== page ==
Signs of the Times
[From the Advocate, Stamford, Connecticut]

         "What We May Learn from Christian Science," was the topic of the third in the series of addresses on what other denominations contribute to religion, delivered by the Rev. Alfred Grant Walton at the First Congregational Church. He said in part: "There are certain broad differences between Christian Science and the commonly accepted positions of evangelical churches; and in the interest of true comprehension, these differences should be understood. . . . My main purpose is to point out the helpful lessons which come to other evangelical groups from Christian Science. Here is a church that was organized less than fifty years ago and yet numbers its following in the millions. It is a church that does not have a paid ministry, although the Readers receive a modest compensation for their services. Christian Scientists do not dedicate a church until it is all paid for. They do not rely on brilliant preachers or expensive choirs to attract worshipers. They do not carry on church suppers, bazaars, or social functions of any sort in order to further their work. They have builded their church simply on the appeal of religion itself. Christian Scientists recognize the supremacy of the spiritual. Religion is of paramount importance in their lives. The average Scientist expects to attend church on Sunday just as much as he expects to eat his meals or go to rest at night. And when he is at church, he actually worships. He is not there to meet friends or hear music, . . . he is there to worship God. Christian Scientists are just as busy as the rest of us, and yet they find time to go to church once during the week also. They also find time to read Science and Health and the Bible daily. We may not accept Science and Health, nor the interpretation of the Bible which Science brings, but at least we must admit that Scientists expose themselves to their sources of spiritual help in a way that many Protestants do not. This contact with religion has brought buoyancy and freshness and vigor to many souls that have never known the power of religion before.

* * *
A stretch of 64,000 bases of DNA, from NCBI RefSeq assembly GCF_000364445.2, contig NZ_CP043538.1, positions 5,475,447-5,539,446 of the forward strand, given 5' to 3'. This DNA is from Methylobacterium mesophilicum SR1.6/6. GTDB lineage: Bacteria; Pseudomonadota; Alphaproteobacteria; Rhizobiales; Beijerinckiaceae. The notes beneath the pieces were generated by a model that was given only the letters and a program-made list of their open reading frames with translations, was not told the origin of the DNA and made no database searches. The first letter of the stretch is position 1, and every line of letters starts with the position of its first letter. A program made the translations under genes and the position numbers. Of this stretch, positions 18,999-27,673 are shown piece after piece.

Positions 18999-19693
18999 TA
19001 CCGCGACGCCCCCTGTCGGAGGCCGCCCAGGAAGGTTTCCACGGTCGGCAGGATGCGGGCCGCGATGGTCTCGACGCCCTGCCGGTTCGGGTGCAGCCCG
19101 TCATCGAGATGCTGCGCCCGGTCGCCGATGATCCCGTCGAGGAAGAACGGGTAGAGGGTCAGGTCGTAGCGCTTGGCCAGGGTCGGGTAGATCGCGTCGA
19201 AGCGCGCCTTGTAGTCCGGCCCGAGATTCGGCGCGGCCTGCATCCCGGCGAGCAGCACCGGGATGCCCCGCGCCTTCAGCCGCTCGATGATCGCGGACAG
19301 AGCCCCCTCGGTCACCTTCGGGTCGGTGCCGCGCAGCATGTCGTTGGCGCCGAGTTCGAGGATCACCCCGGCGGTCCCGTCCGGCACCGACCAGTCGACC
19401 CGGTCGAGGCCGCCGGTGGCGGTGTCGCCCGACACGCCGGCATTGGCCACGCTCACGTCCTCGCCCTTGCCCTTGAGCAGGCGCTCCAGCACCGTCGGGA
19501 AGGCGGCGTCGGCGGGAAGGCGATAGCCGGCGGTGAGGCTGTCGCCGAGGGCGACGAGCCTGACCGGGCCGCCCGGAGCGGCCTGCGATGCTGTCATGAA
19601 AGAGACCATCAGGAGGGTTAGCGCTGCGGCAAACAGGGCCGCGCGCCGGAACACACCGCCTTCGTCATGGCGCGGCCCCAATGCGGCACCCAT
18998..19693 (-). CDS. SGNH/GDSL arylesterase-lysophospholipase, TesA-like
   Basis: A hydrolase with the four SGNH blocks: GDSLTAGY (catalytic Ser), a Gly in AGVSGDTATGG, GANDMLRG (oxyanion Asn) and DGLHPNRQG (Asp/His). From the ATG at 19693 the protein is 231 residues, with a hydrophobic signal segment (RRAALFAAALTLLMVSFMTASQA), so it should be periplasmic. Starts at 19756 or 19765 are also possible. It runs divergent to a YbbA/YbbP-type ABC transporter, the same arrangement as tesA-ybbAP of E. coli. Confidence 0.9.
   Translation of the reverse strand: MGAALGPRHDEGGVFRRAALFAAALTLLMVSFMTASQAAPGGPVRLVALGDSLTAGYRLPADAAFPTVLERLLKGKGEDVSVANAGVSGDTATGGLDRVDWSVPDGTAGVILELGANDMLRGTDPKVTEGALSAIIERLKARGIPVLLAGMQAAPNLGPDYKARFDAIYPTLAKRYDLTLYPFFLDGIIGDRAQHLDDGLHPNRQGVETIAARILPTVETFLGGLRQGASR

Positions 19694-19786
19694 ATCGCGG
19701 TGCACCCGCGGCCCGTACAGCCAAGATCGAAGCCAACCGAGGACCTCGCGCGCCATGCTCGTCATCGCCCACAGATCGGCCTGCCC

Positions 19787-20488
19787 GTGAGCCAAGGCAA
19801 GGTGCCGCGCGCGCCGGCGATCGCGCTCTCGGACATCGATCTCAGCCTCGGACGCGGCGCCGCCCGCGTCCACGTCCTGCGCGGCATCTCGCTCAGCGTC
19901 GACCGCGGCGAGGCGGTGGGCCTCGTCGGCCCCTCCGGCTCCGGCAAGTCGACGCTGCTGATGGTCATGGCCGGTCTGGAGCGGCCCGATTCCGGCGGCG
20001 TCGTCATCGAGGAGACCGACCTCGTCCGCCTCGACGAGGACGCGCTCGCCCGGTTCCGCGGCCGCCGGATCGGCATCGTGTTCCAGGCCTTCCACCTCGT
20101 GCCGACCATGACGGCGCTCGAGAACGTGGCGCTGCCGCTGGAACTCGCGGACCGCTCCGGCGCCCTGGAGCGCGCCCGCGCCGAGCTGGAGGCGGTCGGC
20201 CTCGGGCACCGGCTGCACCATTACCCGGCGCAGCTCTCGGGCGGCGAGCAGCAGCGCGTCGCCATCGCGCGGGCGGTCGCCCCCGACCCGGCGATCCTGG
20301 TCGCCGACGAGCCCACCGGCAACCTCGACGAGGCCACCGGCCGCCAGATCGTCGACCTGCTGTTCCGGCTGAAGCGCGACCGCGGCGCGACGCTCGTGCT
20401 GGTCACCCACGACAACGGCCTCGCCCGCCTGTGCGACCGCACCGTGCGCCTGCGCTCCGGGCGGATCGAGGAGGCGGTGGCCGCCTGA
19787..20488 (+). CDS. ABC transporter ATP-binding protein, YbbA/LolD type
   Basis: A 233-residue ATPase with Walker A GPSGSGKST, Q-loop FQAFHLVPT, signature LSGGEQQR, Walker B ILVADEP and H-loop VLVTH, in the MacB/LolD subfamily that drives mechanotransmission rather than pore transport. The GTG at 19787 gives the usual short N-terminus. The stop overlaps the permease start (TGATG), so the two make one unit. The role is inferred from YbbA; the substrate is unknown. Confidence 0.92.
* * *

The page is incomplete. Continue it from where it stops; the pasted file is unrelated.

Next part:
"Christian Scientists have emphasized the idea that God has a meaning for the world here and now. It does not offer the rewards of a Christian life simply in the future world. It offers them here and now, and promises health, happiness, and prosperity to those who will accept its tenets. This emphasis in religion is a right one. God is transcendent of His universe, but He is also immanent, and stands ready to bless us even now, if we will serve Him. Christian Scientists have related religion to health. . . . Christianity has failed to give due emphasis to the relation of religion to health. Jesus made a great deal of it in his miracles, and we are discovering . . . the tremendous influence of mental states over bodily conditions. . . . Praise should be given where praise is due; and certainly Christian Science has brought peace and solace to many hearts, and we may well rejoice in any way by which men and women are able to find access to God."

From the Advocate, Stamford, Connecticut
Quoted in "Signs of the Times"

Christian Science Sentinel, May 22, 1926

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